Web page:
Showing posts with label Alcoa. Show all posts
Showing posts with label Alcoa. Show all posts

Friday, January 28, 2022

Alcoa AA is back and I am selling calls.

Underlying Security Symbol: AA

I cannot begin to list all the options I looked at today.  Although the market is squirrelly, I have been able to "make a living" this week by selling a few calls.  Last Friday, options expiration for the month of January, was good to me.  I had 26 symbols with call expirations on 1/21/22 with nine being assigned.  That created cash and I put some of that cash to work this week.

I nibbled at a few stocks mostly to fill out a complete lot so that I could sell calls on that lot.  These included CNQ, ORCL, NUE, and AAPL.  But none of those stocks passed muster to add another full lot on which to sell calls.  I started a position in COP and immediately sold a call on that.  

Today I started looking at higher dividend yielding stocks (more than 2.5%) and tried to find stocks with low P/E ratios and good call premiums. 

I looked at GILD, QCOM, BBY, MS, PFE, JPM, WHR, and NEM.   Some of the call premiums looked good but on closer inspection I decided not to add to those names.

What I did add today is Alcoa, symbol AA.  Alcoa is back.  It has cleaned up the balance sheet and is posting very good revenue and income growth.  It is buying back some shares and has instituted a quarterly dividend.  Alcoa is a play on the inflation issues facing all investors.  Take a look at their fundamental trends:

Source:  MSN Money


I bought more AA and sold this call:

The hair on this trade is Alcoa's P/E ratio which is about 25.  This is high for me.  Let's just see what happens.  


Data from and Marketxls MM MoneyMadam
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Monday, March 28, 2016

Four Bonds for your consideration

Tuesday, March 29 update:   I did buy the Boise Cascade bond at par but in order to obtain a competitive bid minimum number of bonds is 50.

Original Post:

In this post I discuss four bonds for the average income investor to consider.

Interest rates are tough to predict.  Far smarter people than I have made fools of themselves trying to predict interest rates.  As you know bond values vary as interest rates vary.  When interest rates go up the value of a bond goes down and vice versa.  Provided that you buy your bonds at par or less, and hold them to maturity, these price variations are insignificant.

If you trade bonds, opportunities are abundant when interest rates are volatile, but we income investors do not trade bonds.  We invest in bonds to diversify our portfolio with an income instrument that is highly likely to deliver a steady source of income from interest and return our principle when the bond matures.  If you are a savvy bond investor you might even secure a capital gain if you bought your bond at a discount to par and receive par upon maturity or redemption.

Morningstar manages the bond data for Financial Industry Regulatory Authority (FINRA.)  I use their site to search for bonds and then I look to my broker, I use Charles Schwab, to actually find the bond's availability and trading price.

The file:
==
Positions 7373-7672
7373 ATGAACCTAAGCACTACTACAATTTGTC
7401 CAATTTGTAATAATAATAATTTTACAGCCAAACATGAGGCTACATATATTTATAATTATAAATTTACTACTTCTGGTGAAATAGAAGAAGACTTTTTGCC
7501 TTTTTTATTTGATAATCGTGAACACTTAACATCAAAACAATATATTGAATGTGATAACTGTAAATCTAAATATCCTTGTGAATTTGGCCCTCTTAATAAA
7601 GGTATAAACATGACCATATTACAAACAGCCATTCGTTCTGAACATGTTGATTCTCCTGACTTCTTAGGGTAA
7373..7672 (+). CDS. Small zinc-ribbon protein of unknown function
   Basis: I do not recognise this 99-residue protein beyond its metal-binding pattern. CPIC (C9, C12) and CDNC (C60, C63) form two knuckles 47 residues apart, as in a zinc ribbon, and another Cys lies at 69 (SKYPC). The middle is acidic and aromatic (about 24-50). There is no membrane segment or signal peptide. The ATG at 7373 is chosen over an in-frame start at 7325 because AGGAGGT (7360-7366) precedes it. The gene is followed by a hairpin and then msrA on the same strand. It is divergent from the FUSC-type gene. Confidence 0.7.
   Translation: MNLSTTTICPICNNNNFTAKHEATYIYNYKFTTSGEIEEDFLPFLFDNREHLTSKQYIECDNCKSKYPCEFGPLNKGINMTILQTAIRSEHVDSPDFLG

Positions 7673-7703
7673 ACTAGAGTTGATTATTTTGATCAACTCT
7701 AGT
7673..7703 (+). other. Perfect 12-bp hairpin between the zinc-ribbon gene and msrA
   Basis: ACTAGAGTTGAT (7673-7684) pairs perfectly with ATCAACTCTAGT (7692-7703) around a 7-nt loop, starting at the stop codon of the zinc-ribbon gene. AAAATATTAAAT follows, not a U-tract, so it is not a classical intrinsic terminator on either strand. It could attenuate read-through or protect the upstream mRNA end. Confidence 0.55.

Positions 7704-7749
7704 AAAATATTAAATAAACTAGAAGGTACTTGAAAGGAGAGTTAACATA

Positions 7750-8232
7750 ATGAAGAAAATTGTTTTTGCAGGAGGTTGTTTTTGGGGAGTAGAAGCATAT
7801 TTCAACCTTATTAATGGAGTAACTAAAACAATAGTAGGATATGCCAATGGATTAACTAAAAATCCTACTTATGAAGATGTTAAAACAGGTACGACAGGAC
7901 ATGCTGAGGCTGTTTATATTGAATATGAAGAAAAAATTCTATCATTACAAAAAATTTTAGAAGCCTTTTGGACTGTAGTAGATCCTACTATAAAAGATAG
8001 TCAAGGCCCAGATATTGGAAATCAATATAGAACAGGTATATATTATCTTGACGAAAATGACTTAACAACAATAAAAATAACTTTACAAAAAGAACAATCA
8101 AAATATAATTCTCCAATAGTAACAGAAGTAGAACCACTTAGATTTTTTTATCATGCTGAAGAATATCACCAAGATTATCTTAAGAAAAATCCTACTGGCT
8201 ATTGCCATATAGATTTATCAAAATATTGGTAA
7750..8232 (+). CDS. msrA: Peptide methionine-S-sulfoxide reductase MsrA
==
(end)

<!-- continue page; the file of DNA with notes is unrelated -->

Bonds differ from stocks in that they are not as liquid.  You do not have a platform where you can place a limit order on a website and check in at the end of the day.  You need to have all your data at hand and make your decision to buy at the time the order is placed.  Schwab allows some bonds to be traded through their website but not all.  A call to the bond desk can provide better access to an acceptable trade.

Bonds also differ from stocks as you receive interest income for every day you own a bond.  Whereas with a dividend stock, you must own it on the ex-dividend date to receive the dividend.  You receive no income if you sell the stock prior to the ex-dividend date.
Interest Coverage Ratio

I have discussed D/E (debt to equity ratio) many times over the past years.  I have not discussed interest coverage ratio as much.   Interest coverage ratio is calculated by dividing EBIT which is earnings before interest and taxes by interest expense.   You can find this ratio already calculated for you on several websites but you can also go to the financial statements and find the data so that you can calculate it yourself. 

Interest coverage ratios of greater than 2 are what you want.

Four Interesting Bonds

ADT Corp, symbol ADT, has a bond that matures in 2023.  Alcoa, symbol AA, has a bond that matures in 2024. Boise Cascade, symbol BCC, has a bond that matures in 2020 and Embraer, symbol ERJ, has a bond that matures in 2022. 

I like to ladder my bonds by maturity.  The table below presents these bonds by maturity.  It includes the coupon, recent price, and yield to maturity.  Laddering takes some of the interest rate risk out of the equation.   These four bonds mature in 4 to 8 years.  Interest rates could be exactly the same or much higher in 8 years.    Although I would get my money back at maturity, I might have lost income opportunity if a 5 year U.S. Treasury is paying 6%.

A U.S. Treasury bond is safer than any of the four bonds profiled here.  So I would not want to commit my money for much more than 5-7 years.

The Table below lists these four bonds by maturity.

Issuer Fundamentals

A bond is only as good as the company that backs it.  I look for a stock with earnings, reasonable D/E ratio (debt to equity ratio), and decent interest coverage ratio.

The next table presents the issuer fundamentals including the CUSIP number for each of the bonds I may buy this week.

Further Discussion

ADT Corp. (ADT) has a thriving business.  They have earnings, pay a dividend and have revenues that are increasing; all good metrics.   However, their debt load is a bit heavy and that will way on my decision. 

Alcoa (AA) is in an industry that is under enormous pressure right now.  Although if you just look at D/E ratio, MSN Money ranks their D/E ratio at .75.   One of the peculiarities of their financial reporting is an interest coverage ratio of 1.5.  This is hard to believe as they had negative EPS during their latest quarter.  Looking back further earnings are all over the place.  Will commodity stocks like Alcoa come back?  Probably but the buyer of their bonds must understand there is risk and that is why the bond is trading at a discount.